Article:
La Prairie, Bad Science and Conspicuous Consumption

Since Ben Goldacre stopped writing his weekly science column for the Guardian, it seems to me that more bullshit ‘science’ is creeping in. Take this item on rip-off Britain. I refer to the section wherein one Rachel Simmonds attempts to justify La Prairie selling a skin cream for £656. For a 50ml bottle.

The high cost is because of the platinum colloidal water we use. It is magnetically charged particles of platinum, so it has an impact on the electrical balance of the skin. It helps to realign the water molecules so you have a better receptivity to nutrients. But it also stops vital hydration from being lost.

Ms Simmonds refuses to say how much platinum is in the cream but even if it was pure colloidal platinum it still would not justify the price. These people sell it for $375 per gallon. Assuming that is a US gallon since it is an American site, that would be 3785 ml. As of this afternoon (15 April 2012), £1 exchanges for $1.586 so 50 ml of colloidal platinum would cost La Prairie £7.85. The rest of the cost is taken up by profit, packaging and bullshit.

There is certainly plenty of bullshit. From the quote above we have “It is magnetically charged particles of platinum”. This is nonsense, platinum is paramagnetic i.e. becomes slightly magnetised when exposed to a magnetic field but loses its magnetism when the field is removed. So no impact on “the electrical balance of the skin”, whatever that may mean, over and above what you get from being in the Earth’s magnetic field. Just as well platinum doesn’t retain its magnetism, incidently, because according to this weak magnetic fields have been shown to increase evaporation rates so if the colloid were magnetically charged it would not stop “vital hydration from being lost” but rather the reverse.

Incidently, that link does mention that magnetic fields cause an increase in the ordered structure of water around colloids which is probably where the bit about realigning water molecules comes from. It says nothing about improving receptivity to nutrients though and Simmonds never once references any research so we are unable to check the validity of her assertions.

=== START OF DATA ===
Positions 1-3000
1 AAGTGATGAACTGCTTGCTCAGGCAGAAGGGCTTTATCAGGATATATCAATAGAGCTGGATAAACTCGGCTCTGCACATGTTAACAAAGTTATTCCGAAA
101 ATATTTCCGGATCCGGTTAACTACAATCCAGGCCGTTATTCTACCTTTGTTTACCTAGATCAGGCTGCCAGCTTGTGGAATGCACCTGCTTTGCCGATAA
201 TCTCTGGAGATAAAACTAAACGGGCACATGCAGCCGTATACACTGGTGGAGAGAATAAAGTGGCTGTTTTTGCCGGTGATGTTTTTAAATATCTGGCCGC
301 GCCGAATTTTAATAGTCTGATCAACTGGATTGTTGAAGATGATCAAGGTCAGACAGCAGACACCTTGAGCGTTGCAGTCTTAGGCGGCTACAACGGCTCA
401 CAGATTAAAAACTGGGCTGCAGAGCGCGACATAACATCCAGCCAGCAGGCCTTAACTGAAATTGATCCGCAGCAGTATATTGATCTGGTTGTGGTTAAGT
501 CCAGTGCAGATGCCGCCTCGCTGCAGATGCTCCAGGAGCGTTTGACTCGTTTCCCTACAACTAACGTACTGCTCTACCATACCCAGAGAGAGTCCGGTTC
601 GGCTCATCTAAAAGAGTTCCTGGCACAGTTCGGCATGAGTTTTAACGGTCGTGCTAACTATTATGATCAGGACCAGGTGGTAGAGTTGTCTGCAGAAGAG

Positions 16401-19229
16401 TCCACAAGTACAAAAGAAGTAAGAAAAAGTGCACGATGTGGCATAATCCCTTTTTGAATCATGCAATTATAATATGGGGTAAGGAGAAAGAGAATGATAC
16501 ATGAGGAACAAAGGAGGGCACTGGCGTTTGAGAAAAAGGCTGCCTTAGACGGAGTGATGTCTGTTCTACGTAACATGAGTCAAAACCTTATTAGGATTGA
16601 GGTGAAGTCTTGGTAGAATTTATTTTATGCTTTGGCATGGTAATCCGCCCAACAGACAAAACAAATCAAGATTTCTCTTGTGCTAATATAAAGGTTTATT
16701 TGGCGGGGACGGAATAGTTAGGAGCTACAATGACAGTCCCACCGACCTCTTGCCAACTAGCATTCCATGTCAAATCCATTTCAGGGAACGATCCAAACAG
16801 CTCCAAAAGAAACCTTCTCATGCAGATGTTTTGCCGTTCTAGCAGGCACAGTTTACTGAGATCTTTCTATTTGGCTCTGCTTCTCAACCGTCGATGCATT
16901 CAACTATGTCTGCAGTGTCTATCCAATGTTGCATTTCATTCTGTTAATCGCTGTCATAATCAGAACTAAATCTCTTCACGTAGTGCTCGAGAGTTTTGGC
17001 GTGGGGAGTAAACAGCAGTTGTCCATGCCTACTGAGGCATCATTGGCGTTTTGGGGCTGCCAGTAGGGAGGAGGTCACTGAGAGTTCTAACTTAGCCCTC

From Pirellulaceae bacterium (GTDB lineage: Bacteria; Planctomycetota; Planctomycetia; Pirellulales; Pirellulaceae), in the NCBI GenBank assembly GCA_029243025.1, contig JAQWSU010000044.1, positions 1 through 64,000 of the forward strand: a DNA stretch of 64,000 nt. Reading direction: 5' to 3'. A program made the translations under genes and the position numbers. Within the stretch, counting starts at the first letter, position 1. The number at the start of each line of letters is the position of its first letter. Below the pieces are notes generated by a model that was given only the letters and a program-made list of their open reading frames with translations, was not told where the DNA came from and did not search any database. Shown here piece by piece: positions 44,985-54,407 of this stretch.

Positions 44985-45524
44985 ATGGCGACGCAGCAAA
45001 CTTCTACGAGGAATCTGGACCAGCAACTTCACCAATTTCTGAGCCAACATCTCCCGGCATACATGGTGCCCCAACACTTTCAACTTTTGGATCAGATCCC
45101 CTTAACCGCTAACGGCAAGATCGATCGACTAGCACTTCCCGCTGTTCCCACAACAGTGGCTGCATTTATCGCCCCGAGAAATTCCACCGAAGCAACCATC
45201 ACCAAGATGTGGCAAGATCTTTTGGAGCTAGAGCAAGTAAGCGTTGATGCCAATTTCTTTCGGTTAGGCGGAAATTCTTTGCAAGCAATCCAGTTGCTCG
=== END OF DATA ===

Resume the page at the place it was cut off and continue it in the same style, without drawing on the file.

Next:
On the subject of research she says the product has been scientifically tested in a Swiss lab and on human volunteers but they “don’t publish the results.” One can only speculate as to why not.

To the point that “Dermatologists say precious metals can have beneficial effects, but not in the tiny quantities used in these creams” she says:

Because of the magnetic charge each particle contains, it’s symmetrical within the product and the way those tiny particles – they’re submicrons, so they’re really, really tiny – that’s how it spreads evenly on the skin, and that’s why it is able to shift water molecules and change the electrical balance.

As noted above, the particles do not contain a “magnetic charge” and even if it did, it would clump together not spread itself evenly around. Unless the magnetic charge is a magnetic monopole, in which case La Prairie’s scientists are shoo-ins for the Nobel Prize for Physics. The rest of her statement is just a meaningless collection of words. I doubt even she could tell us what she actually means.

Simmonds claims that the high cost of of this product is partially due to the cost of materials. As I pointed out above, each bottle contains a little under eight quid’s worth of platinum colloid. She skates past this point by claiming that “platinum has a higher cost than every other metal.” This is not true. According to this market prices of platinum are less than gold and according to this the scrap price of 0.999 purity gold is £30.69 per gramme whereas the price for equal purity platinum is only £27.37 per gramme. Not the most expensive. Their publicity material also claims that platinum is the “rarest metal on earth”. However, according to this it is true that platinum is rare in the Earth’s crust at 0.0037 ppm but tellurium, gold, ruthenium, rhenium, iridium, rhodium and osmium are rarer still.

All this emphasis on rarity and costliness, combined with packaging that contains silver and gold show that what La Prairie are really about is conspicuous consumption. What their customers are doing is saying that they can afford to chuck £656 on a bottle of gunk for which there is no published evidence that it does anything more than something that costs under a tenner a bottle.


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One Response to “La Prairie, Bad Science and Conspicuous Consumption”

  1. A Fifth Year of Steam « Letting Off Steam Says:

    […] the Guardian has been going down-hill since Ben Goldacre left. I did a couple of blog posts (here and here) on Guardian Weekend’s credulous coverage of La Prairie’s £656 for a 50ml […]

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